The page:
Happy Days opens on a stark, barren scene that is bathed in intense light. A low mound, which slopes gently toward the front, is center stage. Scorched grass extends across an unbroken plain to the distant horizon. The simplicity, the symmetry, and the blazing light draw attention to the only visible character, Winnie, a well-preserved woman of about fifty, who is buried in the mound to her waist. She is plump, buxom, and wears a low-cut dress. On one side of her, a large black shopping bag lies on the mound; on the other side rests a folded parasol. As the play begins, Winnie is leaning forward, asleep on her arms. Willie lies asleep on the ground, hidden from the audience’s view by the mound.
After a long pause, a piercing bell rings continuously for many seconds, but Winnie does not move. After another pause, the bell rings again, even more sharply than the first time, and Winnie awakes. She stares at the sky for a long time and then proclaims that it is “another heavenly day.” Winnie mumbles her prayers and then commands herself to begin the day.
Throughout the first act, Winnie removes a variety of objects from her bag. The first is her toothbrush. As she brushes her teeth, she tries to wake Willie, noting that his ability to sleep through the bell is a “marvelous gift.” While intermittently trying to decipher some small print that she notices on the handle of her toothbrush, Winnie cleans her glasses, awakens Willie by striking him with the parasol, kisses her revolver named Brownie, drinks a bottle of red medicine, and tosses the emptied bottle behind the mound. The bottle apparently strikes Willie, for the top of his bloodied, bald head appears behind the mound.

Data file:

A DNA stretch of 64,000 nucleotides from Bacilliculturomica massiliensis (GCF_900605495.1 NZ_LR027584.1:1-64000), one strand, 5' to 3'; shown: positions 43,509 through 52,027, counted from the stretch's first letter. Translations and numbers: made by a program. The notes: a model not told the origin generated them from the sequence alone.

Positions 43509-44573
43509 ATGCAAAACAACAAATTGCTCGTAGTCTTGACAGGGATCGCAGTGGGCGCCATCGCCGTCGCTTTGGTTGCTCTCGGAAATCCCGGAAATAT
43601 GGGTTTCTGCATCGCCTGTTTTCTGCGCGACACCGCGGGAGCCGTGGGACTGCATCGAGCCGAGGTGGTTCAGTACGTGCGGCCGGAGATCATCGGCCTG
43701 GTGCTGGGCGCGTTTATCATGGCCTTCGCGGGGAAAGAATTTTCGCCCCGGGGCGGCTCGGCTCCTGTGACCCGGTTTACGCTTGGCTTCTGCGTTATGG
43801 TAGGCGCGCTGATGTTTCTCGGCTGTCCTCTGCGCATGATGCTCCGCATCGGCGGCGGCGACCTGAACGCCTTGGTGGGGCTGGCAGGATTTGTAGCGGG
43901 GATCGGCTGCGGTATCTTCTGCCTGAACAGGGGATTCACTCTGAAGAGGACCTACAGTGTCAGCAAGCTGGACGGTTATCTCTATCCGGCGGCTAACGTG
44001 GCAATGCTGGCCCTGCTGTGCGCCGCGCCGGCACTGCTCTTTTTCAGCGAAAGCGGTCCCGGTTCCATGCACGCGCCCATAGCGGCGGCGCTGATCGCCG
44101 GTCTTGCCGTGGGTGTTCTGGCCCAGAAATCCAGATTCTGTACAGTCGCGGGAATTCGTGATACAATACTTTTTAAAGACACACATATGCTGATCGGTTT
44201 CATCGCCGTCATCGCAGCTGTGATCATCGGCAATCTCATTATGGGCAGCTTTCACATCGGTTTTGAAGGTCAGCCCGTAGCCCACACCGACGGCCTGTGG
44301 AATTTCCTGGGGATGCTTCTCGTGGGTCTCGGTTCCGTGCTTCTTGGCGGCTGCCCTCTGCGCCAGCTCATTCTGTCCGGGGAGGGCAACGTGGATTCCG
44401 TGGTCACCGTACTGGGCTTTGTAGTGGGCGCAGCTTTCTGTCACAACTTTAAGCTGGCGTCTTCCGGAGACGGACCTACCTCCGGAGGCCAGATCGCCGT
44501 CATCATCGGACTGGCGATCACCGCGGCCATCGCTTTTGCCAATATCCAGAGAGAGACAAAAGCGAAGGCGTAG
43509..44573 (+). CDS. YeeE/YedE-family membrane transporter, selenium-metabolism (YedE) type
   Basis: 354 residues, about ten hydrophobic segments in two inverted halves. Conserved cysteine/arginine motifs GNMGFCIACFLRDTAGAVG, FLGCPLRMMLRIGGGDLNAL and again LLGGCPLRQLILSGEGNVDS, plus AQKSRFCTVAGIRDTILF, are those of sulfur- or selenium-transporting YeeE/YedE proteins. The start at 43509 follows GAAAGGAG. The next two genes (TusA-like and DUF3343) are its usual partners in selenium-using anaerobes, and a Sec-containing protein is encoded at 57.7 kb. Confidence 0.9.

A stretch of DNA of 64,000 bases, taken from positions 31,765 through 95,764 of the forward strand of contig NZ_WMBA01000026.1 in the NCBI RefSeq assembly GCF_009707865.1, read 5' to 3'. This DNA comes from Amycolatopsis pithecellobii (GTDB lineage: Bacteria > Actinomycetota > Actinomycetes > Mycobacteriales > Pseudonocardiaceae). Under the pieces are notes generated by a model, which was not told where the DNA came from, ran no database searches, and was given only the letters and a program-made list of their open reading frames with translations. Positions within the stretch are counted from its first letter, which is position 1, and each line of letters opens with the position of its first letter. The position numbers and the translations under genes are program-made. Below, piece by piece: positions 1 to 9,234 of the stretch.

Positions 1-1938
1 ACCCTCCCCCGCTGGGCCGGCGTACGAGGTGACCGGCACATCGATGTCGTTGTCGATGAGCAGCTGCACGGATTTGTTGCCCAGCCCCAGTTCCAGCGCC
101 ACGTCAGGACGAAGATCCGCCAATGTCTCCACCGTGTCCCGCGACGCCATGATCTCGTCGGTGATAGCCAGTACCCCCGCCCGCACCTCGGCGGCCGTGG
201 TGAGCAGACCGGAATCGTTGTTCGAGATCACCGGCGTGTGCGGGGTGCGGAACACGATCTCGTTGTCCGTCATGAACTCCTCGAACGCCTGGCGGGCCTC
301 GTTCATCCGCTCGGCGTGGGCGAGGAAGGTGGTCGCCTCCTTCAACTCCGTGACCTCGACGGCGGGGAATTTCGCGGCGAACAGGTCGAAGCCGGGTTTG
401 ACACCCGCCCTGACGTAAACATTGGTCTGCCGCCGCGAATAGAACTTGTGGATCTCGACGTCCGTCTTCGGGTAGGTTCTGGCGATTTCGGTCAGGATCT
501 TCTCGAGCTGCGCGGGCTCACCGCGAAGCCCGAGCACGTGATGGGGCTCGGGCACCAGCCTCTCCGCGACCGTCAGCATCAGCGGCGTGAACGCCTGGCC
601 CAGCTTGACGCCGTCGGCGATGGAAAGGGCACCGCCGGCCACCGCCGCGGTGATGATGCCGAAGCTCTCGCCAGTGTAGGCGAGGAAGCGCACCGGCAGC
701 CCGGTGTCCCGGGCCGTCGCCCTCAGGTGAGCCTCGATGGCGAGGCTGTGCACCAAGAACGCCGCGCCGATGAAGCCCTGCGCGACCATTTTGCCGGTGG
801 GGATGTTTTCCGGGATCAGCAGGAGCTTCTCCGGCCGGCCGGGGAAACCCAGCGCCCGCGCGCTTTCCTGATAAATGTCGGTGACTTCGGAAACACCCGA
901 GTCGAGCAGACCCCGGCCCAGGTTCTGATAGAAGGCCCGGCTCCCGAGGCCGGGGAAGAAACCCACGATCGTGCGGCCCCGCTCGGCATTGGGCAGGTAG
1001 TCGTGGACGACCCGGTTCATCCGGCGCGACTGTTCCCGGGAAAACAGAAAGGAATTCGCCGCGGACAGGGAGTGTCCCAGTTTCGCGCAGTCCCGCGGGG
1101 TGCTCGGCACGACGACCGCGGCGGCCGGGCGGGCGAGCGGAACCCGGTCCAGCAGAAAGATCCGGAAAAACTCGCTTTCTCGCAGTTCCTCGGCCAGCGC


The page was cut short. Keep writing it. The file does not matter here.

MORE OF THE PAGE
Awake, but only partially visible, Willie interjects phrases from newspaper headlines, obituaries, and want ads into Winnie’s rambling memories of their youth. With the help of her magnifying glass, Winnie finally deciphers the words on her toothbrush handle—“Fully guaranteed . . . genuine pure . . . hog’s setae”—and happily proclaims that “not a day goes by . . . without some addition to one’s knowledge,” then thoughtfully adds that even if such were no longer the case, one could “just close the eyes . . . and wait for . . . the happy day to come when flesh melts at so many degrees.” Winnie is distracted from this somber thought by the appearance of Willie’s arm. He is holding a postcard and evidently examining it from a variety of angles. Winnie takes the card, and despite her shock at discovering that it is pornographic, examines it minutely, even using her magnifying glass.
Winnie discusses the importance of Willie’s companionship, expressing the fear that she could not continue in silence and total isolation. She recognizes that Willie rarely listens or speaks himself. She is, therefore, particularly pleased when he responds to her question regarding the appropriate pronoun to use in reference to one’s hair with the monosyllable “it.” “Oh you are going to talk to me today, this is going to be a happy day!” she exclaims with joy.